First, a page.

Light signaling pathways interact with the circadian clock to help organisms synchronize physiological and developmental processes to periodic environmental cycles. The plant photoreceptors responsible for clock resetting have been characterized, but signaling components that link the photoreceptors to the clock remain to be [...] Read more.
Light signaling pathways interact with the circadian clock to help organisms synchronize physiological and developmental processes to periodic environmental cycles. The plant photoreceptors responsible for clock resetting have been characterized, but signaling components that link the photoreceptors to the clock remain to be identified. Members of the family of NIGHT LIGHT–INDUCIBLE AND CLOCK-REGULATED (LNK) genes play key roles linking light regulation of gene expression to the control of daily and seasonal rhythms in Arabidopsis thaliana. Particularly, LNK1 and LNK2 were shown to control circadian rhythms, photomorphogenic responses, and photoperiod-dependent flowering time. Here we analyze the role of the four members of the LNK family in Arabidopsis in these processes. We found that depletion of the closely related LNK3 and LNK4 in a lnk1;lnk2 mutant background affects circadian rhythms, but not other clock-regulated processes such as flowering time and seedling photomorphogenesis. Nevertheless, plants defective in all LNK genes (lnkQ quadruple mutants) display developmental alterations that lead to increased rosette size, biomass, and enhanced phototropic responses. Our work indicates that members of the LNK family have both distinctive and partially overlapping functions, and are an essential link to orchestrate light-regulated developmental processes. Full article
(This article belongs to the Special Issue Genetic Regulation of Circadian Rhythm in Plants)
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Open AccessArticle
PIF-Mediated Sucrose Regulation of the Circadian Oscillator is Light Quality and Temperature Dependent
Genes 2018, 9(12), 628; https://doi.org/10.3390/genes9120628 - 13 Dec 2018
Cited by 4
Abstract
Studies are increasingly showing that metabolic and circadian (~24 h) pathways are strongly interconnected, with the circadian system regulating the metabolic state of the cell, and metabolic products feeding back to entrain the oscillator. In plants, probably the most significant impact of the [...] Read more.
Studies are increasingly showing that metabolic and circadian (~24 h) pathways are strongly interconnected, with the circadian system regulating the metabolic state of the cell, and metabolic products feeding back to entrain the oscillator. In plants, probably the most significant impact of the circadian system on metabolism is in its reciprocal regulation of photosynthesis; however, the pathways by which this occurs are still poorly understood. We have previously shown that members of the basic helix-loop-helix (bHLH) transcription factor PHYTOCHROME INTERACTING FACTOR (PIF) family are involved in the photosynthate entrainment of the circadian oscillator. In this paper, using Arabidopsis mutants and overexpression lines, we examine how temperature and light quality affect PIF-mediated sucrose signaling to the oscillator and examine the contributions of individual PIF members. Our results also show that the quality of light is important for PIF signaling, with red and blue lights having the opposite effects, and that temperature affects PIF-mediated sucrose signaling. We propose the light sensitivity of PIF-mediated sucrose entrainment of the oscillator may be important in enabling plants to distinguish between sucrose produced de novo from photosynthesis during the day and the sucrose products of starch degradation at the end of the night. Full article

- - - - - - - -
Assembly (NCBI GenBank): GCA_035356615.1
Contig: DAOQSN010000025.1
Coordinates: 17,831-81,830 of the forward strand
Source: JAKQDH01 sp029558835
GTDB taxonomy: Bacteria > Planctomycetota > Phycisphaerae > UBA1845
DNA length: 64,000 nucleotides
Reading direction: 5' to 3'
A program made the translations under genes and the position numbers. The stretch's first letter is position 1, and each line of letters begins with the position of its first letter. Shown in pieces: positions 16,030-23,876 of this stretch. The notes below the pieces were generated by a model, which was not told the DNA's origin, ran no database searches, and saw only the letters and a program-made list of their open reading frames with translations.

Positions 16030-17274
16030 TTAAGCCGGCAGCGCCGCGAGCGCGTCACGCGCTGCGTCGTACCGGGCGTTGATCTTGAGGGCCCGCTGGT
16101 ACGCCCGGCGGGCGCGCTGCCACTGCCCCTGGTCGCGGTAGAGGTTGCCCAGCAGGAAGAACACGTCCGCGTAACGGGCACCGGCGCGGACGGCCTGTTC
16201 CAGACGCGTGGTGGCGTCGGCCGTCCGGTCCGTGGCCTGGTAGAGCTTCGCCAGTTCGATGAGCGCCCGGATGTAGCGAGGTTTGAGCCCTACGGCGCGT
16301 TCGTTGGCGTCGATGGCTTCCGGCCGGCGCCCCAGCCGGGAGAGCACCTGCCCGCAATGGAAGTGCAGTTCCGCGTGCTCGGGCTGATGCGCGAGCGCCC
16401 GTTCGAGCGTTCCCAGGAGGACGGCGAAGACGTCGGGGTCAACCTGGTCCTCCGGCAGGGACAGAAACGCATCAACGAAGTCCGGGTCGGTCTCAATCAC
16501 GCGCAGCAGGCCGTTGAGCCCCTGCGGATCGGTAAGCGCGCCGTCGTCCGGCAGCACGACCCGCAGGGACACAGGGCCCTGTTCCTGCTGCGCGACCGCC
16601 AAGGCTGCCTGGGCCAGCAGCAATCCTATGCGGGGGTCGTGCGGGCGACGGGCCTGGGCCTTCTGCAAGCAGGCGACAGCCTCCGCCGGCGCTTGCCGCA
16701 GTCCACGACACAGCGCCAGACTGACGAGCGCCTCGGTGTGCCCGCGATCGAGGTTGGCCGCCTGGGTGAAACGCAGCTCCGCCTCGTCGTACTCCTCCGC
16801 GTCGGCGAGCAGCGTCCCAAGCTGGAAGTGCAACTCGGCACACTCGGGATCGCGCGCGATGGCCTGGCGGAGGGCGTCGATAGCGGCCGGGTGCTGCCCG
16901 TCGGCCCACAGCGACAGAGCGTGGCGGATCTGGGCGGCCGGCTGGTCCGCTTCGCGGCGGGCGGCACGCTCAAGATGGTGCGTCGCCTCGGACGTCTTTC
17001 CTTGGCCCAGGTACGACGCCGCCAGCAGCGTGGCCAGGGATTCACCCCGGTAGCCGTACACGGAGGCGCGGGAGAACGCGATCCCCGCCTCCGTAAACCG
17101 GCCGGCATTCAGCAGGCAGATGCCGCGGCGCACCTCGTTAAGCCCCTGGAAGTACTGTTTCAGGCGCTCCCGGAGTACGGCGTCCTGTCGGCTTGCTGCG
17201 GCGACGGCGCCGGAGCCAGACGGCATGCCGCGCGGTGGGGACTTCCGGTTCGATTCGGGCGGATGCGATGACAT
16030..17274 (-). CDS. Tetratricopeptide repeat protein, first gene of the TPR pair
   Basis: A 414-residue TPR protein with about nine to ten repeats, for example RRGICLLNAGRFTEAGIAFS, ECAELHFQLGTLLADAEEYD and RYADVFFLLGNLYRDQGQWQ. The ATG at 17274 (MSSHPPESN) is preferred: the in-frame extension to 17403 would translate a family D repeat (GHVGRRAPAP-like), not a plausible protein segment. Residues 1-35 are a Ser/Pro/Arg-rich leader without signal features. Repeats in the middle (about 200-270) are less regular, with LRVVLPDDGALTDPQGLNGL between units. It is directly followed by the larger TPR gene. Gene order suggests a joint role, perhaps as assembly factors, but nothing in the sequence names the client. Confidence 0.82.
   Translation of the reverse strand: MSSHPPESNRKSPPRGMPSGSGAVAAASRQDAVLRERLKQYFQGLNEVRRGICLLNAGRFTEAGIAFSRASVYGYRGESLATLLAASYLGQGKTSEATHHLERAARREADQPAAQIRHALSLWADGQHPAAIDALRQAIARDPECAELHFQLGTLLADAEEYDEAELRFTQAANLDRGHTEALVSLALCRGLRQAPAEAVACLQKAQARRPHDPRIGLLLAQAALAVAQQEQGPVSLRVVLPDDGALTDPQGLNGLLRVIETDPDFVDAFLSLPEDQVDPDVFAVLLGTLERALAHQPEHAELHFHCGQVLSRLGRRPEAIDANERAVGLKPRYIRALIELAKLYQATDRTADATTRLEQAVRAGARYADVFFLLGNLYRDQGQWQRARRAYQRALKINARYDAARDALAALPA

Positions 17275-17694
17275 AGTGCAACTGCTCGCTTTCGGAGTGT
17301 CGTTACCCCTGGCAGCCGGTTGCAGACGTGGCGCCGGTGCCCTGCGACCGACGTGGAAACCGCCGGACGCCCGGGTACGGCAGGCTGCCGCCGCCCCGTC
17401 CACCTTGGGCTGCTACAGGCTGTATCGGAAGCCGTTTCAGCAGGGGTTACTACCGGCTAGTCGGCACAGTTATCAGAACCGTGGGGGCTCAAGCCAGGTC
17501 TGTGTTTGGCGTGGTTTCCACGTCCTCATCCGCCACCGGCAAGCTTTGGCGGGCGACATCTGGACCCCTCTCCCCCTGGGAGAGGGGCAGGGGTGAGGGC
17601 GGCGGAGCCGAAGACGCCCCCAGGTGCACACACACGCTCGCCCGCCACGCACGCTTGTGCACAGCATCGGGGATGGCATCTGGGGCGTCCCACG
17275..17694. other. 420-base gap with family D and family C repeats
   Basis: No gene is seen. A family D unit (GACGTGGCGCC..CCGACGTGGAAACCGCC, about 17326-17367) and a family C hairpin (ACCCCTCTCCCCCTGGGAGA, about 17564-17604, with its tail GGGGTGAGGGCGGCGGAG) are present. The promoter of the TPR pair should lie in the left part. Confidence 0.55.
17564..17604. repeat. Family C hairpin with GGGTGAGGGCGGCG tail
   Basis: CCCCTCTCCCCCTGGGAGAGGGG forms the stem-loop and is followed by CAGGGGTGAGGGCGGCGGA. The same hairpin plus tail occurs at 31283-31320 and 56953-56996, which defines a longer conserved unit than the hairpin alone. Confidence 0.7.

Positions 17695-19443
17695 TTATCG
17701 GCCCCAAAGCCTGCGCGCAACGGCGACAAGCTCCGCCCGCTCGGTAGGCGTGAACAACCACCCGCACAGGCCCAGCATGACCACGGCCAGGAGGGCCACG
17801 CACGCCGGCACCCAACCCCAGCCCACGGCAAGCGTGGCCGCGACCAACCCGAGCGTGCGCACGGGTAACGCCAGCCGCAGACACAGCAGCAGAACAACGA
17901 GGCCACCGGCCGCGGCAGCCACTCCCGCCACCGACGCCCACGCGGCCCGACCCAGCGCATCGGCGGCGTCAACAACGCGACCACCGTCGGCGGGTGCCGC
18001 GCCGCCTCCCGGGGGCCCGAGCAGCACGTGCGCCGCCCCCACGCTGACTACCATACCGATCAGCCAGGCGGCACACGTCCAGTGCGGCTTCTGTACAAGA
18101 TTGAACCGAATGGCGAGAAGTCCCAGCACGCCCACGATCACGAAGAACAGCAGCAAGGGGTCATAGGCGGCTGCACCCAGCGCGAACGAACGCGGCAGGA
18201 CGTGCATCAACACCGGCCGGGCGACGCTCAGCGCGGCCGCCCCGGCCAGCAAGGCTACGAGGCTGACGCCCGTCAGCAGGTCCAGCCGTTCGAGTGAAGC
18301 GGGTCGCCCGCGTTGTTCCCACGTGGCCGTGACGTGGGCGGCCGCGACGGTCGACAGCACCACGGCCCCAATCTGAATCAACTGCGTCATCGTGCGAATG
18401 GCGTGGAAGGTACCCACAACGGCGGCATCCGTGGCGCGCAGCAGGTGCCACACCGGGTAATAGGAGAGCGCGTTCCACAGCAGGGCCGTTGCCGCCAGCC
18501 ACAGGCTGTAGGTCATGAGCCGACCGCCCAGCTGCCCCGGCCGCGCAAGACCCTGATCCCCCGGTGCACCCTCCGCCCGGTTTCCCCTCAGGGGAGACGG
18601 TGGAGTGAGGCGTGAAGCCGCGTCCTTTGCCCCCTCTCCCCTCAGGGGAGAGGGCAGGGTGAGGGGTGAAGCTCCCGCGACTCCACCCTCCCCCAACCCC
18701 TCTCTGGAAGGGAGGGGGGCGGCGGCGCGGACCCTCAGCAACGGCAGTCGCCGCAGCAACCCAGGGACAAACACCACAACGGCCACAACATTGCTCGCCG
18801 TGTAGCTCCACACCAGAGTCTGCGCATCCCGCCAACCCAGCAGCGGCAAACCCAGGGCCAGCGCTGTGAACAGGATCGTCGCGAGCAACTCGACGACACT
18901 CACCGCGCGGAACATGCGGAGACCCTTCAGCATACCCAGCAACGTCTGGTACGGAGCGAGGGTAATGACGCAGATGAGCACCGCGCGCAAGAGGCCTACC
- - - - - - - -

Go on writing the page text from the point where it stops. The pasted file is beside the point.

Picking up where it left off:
(This article belongs to the Special Issue Genetic Regulation of Circadian Rhythm in Plants)
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Review

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Open AccessReview
Beyond Transcription: Fine-Tuning of Circadian Timekeeping by Post-Transcriptional Regulation
Genes 2018, 9(12), 616; https://doi.org/10.3390/genes9120616 - 10 Dec 2018
Cited by 7
Abstract
The circadian clock is an important endogenous timekeeper, helping plants to prepare for the periodic changes of light and darkness in their environment. The clockwork of this molecular timer is made up of clock proteins that regulate transcription of their own genes with [...] Read more.